A few years ago, M got the hare-brained idea to run a marathon and insisted I do it with her. We chose the California International Marathon as our first event and despite apparently telling people that I was never going to do that again, we signed up again the following year for the Dallas Marathon. By now, we are absolute pros at our drink-wine-and-don’t-train-marathon-training-program and took it to the streets of DC for the Marine Corps Marathon, which due to it’s popularity is as difficult to get into as it is to run it.
The race itself was absolutely outstanding, though it did have some lonely moments. There’s an absolutely surreal bit of it that goes on the freeway overpass to Virginia: it’s very exposed, sun baked, and eerie, as if you’re in a zombie apocalypse movie all of the sudden. The experience overall was phenomenal and awe inspiring. It was hard not to cry at the starting line as jets flew over, dropping marines with American Flags and parachutes into the crowd as the anthem played. It was encouraging to run along side Wounded Warriors as they pushed themselves on hand bikes with no gears up the hills of the 26.2 mile course. It was invigorating to hear words of encouragement from Marines stationed every 200 yards in the last few miles. “Keep your head up! Run with purpose! Never give up!” they called. It was thrilling to know that you were in the last tenth of a mile when the row of marines waiting to high five you for your efforts at the finish line showed up and then, as you cross the line, another row of Marines, waiting to shake your hand, hang your medal on your head and thank you for supporting them.
You think the laundry list of things to see in New York City is overwhelming? DC is worse. I wish we’d had two weeks there to really take in all the sights and museums available to you. Here’s what we did, but this is by no means the extensive list.
STAY: Fred and Kadija’s Cozy Rowhouse on Airbnb is absolutely perfect for exploring DC from. It’s extremely close to the NOMA metro stop and made it so insanely easy to get out on foot every day and check stuff out. The house is adequately stocked with almost everything you would need, was clean, comfortable and perfect for a group. You won’t need a car if you stay here!
- Indigo is just around the corner from the Rowhouse. Order menu items a la carte to share or scarf down by yourself. It’s BYOB, casual and amazing. Apparently, it’s the only authentic home-style Punjabi (North Indian) food that you’ll find in DC.
- Our meal at Tash was one of the most memorable of our trip. The grilled flatbread rivaled my own and was perfectly accompanied by heaping mounds of Baba Ganoush. M’s meal, the Gheymeh Lamb Shank, was rich and cooked with precision.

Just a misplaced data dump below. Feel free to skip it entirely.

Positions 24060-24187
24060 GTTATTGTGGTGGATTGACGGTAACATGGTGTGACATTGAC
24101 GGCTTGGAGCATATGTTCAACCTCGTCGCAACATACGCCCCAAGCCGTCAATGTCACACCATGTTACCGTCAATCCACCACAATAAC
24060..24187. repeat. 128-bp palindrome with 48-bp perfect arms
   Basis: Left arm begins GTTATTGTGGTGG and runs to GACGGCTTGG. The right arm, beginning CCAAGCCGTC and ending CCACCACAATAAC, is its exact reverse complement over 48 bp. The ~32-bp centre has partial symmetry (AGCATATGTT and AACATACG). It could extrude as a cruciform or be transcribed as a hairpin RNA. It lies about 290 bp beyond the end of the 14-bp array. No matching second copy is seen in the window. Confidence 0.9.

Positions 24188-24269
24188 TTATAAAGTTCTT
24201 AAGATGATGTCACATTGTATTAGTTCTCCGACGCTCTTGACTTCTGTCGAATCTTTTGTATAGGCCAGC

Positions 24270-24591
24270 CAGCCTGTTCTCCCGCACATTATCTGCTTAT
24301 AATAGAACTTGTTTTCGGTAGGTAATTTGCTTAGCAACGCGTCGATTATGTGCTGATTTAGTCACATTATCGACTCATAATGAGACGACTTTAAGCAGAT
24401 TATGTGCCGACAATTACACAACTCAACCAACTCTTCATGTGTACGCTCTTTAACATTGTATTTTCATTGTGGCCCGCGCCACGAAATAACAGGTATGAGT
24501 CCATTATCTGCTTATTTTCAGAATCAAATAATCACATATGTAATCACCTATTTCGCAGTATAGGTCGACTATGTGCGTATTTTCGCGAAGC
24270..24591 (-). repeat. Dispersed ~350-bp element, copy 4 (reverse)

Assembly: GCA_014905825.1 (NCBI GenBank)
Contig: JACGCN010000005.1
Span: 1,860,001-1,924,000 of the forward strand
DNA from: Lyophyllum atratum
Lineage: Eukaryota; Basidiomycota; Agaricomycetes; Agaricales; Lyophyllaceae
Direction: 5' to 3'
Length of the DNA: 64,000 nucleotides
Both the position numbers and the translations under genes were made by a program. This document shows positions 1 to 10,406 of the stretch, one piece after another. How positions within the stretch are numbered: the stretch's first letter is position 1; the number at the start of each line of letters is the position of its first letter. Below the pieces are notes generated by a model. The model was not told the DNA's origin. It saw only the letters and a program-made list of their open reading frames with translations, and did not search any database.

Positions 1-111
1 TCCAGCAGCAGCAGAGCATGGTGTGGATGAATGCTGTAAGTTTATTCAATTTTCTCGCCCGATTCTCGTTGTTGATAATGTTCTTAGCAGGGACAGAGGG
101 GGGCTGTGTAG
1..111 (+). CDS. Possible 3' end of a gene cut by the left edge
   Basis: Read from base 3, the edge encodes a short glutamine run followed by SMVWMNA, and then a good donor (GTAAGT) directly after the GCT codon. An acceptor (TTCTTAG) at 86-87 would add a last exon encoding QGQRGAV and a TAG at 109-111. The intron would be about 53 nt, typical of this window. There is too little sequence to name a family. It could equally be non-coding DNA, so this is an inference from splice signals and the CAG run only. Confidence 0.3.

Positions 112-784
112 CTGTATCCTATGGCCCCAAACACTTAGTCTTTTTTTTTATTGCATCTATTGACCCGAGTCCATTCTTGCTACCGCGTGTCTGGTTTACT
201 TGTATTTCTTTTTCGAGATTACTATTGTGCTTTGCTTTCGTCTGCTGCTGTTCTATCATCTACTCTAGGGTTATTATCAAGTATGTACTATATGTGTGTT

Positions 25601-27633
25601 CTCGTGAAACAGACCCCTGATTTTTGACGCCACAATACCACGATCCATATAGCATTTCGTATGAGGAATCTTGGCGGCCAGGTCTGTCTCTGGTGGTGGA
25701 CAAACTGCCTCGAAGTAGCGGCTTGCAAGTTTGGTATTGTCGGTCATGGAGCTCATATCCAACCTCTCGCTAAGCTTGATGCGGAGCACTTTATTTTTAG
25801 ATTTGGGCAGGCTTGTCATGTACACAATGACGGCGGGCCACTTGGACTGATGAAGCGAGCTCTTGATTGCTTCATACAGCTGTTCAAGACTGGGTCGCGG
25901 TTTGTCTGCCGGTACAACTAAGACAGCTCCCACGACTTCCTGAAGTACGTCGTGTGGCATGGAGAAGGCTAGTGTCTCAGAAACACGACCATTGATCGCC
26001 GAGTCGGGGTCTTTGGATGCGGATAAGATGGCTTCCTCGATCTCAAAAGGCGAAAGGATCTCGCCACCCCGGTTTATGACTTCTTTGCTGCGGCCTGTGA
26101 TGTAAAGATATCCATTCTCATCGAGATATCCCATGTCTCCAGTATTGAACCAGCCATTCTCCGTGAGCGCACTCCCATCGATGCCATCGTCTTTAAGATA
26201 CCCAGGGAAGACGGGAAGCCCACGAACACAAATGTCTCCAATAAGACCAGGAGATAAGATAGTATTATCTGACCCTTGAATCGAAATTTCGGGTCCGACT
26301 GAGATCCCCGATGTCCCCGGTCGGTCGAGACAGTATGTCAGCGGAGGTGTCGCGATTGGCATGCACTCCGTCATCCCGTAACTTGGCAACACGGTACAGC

- Thank god for Teds Bulletin. I spend four and a half hours of every marathon thinking about nothing but breakfast. After a serious people-moving snafu occurred after the marathon (apparently moving 100,000 people via public transportation is not that easy), we were a bit concerned that it was so late we wouldn’t be able to find breakfast. Teds Bulletin came to the rescue and not only did I have the most perfect post marathon breakfast of all time but our amazing waiter treated us to free homemade pop tart treats after we told him what we had just accomplished.
- Little Miss Whiskey’s is awash with concert posters and a dark, but chill vibe. The bartenders were great conversationalists and chatted with us for quite some time about our adventures. The beer selection is varied and filled with local gems and the whiskey knowledge and selection is what you would expect given the name.
- Beirgarten Haus serves authentic German beer and food in a eerily accurate setting. It took me back to Oktoberfest. The draft selection of German brews is extensive and the pretzel bread is not to be missed.
- The Hawk n’ Dove is practically a historical monument in DC. It was recently rennovated out of it’s “dive bar” status and while the locals may notice and dislike the changes, we were so comfortable here that we returned more than once to imbibe at the deep dark comfortable bar.
- The National Museum of Natural History is free to the public and so massive you could spend all day here. Don’t miss out on the Hope Diamond, which is quite a sight to behold.
- The United States Botanic Garden is the oldest botanical garden in the US.
- The United States Air and Space Museum is so massive you need at least a half day to see all the exhibits.
- The United States Memorial Holocaust Museum is a bit overwhelming and intense, but essential to visit. Reserve your tickets online ahead of time to ensure access to the exhibits.